to in-calf heifers pre-calving

gillwallyo

2_5-Keeping-the-udder-healthy

Administration of internal teatsealant

to in-calf heifers pre-calving

Niamh Ryan MVB


Teatsealing heifers Pre-calving

Internal Teatsealant

• Made from Bismuth subnitrate

• Prevents infection

• Forms physical barrier in teat canal, heifer/cows own seal isn’t intact as she starts

to spring up

• Designed to protect gland during the critical peri-parturient period*

• Teatsealing heifers, common practise in NZ, becoming more widespread here

• Need to administer 4-6 weeks before expected calving date

• No antibiotic in formulation must be carried out with excellent hygiene, good facilities,

good help and plenty of patience otherwise = damaged teats, severe mastitis

• ONLY consider on farms where heifer mastitis is an issue (i.e. >15%) or a potential

issue (e.g. increased stocking density, heifers on slats,


Alternatives to internal teatsealant

Previous Studies

• NZ, External teat dips, 26.67% reduction in IMI but…..

• NZ, Teat dipping pre-calving, 52.7% reduction in IMI due to

Streptococcus uberis

• Carried out three times weekly for 3 weeks before calving up

to day of calving


Teatsealing heifers Pre-calving

• Heifers are the most vulnerable members of the herd

• Represent almost 25% of the national herd

Research on heifers has shown that;

• Preventing mastitis in first lactation maximises potential

future milk yield and longevity within the herd

• Median decrease in lifetime milk yield of 864Kg/unit

increase in the natural logarithm of SCC early in the first

lactation

• Optimal milk yield depends on adequate development

of mammary epithelial cells during the peri-parturient

period. Events that interfere with these processes =

capacity to produce milk


Previous Studies

• New Zealand – spring calving, pasture based farms

• 2007 study

• Gland prevalence of IMI pre-calving = 15.5%

• IMI pre-calving increased the risk of an IMI (subclinical & clinical)

postcalving

• Infusion of the teat sealant reduced the risk of postcalving IMI due

to Strep. uberis by 84% and of clinical mastitis by 68%,

• 2008 study

• looked at teatseal +/- tylosin

• Infusion of the teat sealant reduced the risk of new IMI with any

pathogen by 74%,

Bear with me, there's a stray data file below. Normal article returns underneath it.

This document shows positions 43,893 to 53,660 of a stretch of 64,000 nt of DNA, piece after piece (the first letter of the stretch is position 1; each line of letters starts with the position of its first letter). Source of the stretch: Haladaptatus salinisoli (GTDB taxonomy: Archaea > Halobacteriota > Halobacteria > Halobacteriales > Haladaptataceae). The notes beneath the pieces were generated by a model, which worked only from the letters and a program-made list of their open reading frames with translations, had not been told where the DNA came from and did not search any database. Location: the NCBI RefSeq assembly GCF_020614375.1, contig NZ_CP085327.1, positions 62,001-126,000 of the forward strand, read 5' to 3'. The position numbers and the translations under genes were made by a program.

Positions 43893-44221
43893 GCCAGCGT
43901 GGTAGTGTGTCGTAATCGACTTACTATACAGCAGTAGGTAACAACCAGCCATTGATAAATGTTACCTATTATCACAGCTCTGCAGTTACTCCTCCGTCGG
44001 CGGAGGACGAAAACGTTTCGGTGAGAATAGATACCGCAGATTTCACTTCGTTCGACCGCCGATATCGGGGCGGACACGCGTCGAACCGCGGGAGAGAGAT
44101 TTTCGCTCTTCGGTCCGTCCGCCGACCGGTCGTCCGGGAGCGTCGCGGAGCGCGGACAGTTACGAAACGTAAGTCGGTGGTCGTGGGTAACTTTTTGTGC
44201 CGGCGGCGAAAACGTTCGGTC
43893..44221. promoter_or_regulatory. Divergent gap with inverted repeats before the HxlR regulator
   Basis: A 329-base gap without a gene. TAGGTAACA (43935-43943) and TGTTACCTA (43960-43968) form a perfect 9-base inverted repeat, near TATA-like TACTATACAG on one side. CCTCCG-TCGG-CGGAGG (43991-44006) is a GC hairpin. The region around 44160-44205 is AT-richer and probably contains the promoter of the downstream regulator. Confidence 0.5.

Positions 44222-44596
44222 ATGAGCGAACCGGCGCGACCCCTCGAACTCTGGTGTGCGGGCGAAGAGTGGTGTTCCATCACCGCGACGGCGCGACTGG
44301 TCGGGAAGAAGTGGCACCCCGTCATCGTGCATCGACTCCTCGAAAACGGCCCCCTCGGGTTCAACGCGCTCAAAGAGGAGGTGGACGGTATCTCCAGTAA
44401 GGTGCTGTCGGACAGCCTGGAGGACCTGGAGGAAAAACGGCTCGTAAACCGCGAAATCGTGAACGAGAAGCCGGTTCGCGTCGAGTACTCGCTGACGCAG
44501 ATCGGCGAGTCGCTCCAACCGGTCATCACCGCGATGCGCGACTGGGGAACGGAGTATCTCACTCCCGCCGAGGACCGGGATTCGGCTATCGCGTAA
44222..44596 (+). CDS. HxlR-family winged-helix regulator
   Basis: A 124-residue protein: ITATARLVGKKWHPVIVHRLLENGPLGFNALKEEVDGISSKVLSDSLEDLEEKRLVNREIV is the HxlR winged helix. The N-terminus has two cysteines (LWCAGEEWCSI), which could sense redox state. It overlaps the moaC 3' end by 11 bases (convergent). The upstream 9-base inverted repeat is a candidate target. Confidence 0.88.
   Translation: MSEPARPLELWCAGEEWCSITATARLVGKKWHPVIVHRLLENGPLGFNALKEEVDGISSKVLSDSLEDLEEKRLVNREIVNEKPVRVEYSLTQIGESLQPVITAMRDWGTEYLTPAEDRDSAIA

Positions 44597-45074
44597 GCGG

• Reduced the prevalence of postcalving IMI by 65%,

• Parenteral antibiotic treatment had no effect


Teatseal – How to administer

http://www.youtube.com/watch?v=HeKfL8BRGss

1. Disinfect all teats thoroughly using cotton wool

soaked in meth/wipes, concentrate on teat end.

FAR to NEAR

2. Administer teatseal. NEAR to FAR

3. Squeeze base as you administer & do NOT

massage

4. Administer an entire tube to each quarter

5. Teatdip or spray immediately after treatment


Pilot study

Background

• Four Teagasc herds; 3 North Cork, 1 Kilkenny

• 2 herds treated in parlour, 2 herds in crush

• 240 heifers enrolled

Objectives

1. To determine the prevalence of intramammary infection

(IMI) pre-calving, at 1 st milking, 2 weeks post calving &

mid lactation

2. To determine if infusion of a teat sealant pre-calving

reduces the incidence of IMI post-calving

3. To determine if there is a relationship between presence

of IMI pre-calving and the probability of IMI post-calving


Pilot study protocol

Pre-Calving

• Heifers were trained into the crush/AI race/parlour for week

before trial start date


Pilot study protocol

Pre-Calving

1. Teats disinfected using cotton wool soaked in meths.

2. Secretions taken from all four quarters before administration of teatseal

3. Teatseal administered to contralateral quarters

• RF and LH in each heifer. LF and RH untreated controls

• Split-udder design, each heifer acts as her own control

4. All teats teat-dipped immediately post treatment

5. Heifers allowed to stand for 15 minutes to allow teat canal to close

before returning to cubicles/slatted shed

6. All treatments recorded

• Heifers closely monitored daily during the dry period to ensure

that there are no swollen quarters or signs of systemic illness

• Quarters unable to seal (14), blind quarters, presence of warts

all recorded


Quarter sampling timepoints

Pilot study protocol

TIMEPOINT Bacteriology SCC

Pre-calving Yes No

1 st milking Yes No

14 days post-calving Yes Yes

Mid-lactation Yes Yes

Drying off Yes Yes

• All clinical cases quarter sampled prior to treatment


Results (Preliminary)

• Control (untreated) Contagious quarters pathogens are 2.3 times more

likely to have a contagious pathogen cultured

Timepoint Teatseal Control

relative to sealed (treated) quarters

SCC Teatseal Control P value

Pre-calving

48 50

Mean qSCC (cells/ml) 9840 9307 0.6

1 st milking

25 63

14

• Control

days post-calving

quarters have a 13% predicted

22 46

probability of having a contagious pathogen

Mid-lactation

20 31

cultured post calving compared to 6% of sealed

No. quarters of which had a contagious pathogen cultured at 4 timepoints


Results (Preliminary)

Environmental Pathogens

Timepoint Teatseal Control

• Control Pre-calving (untreated) quarters are 3.1 times more

1 0

likely 1 st milking to have an environmental pathogen

1 5

cultured relative to sealed (treated) quarters

14 days post-calving

Mid-lactation

4 8

0 1

No. of quarters which had an environmental pathogen cultured at 4 timepoints


Key messages

Teatsealing heifers Pre-calving

1. Consider on farms where heifer mastitis is an issue or

a potential issue.

2. Administer in batches, 4-6 weeks before expected

calving date

3. Plenty of help and patience, good facilities, excellent

hygiene – no antibiotic in formulation

4. Heifers must be trained in to the parlour/crush/AI race

5. If heifer uncooperative tail jack

6. If persistently uncooperative leave untreated

7. If unable to insert tip into teat leave untreated (teat

spray)

8. Preliminary results encouraging


Questions?

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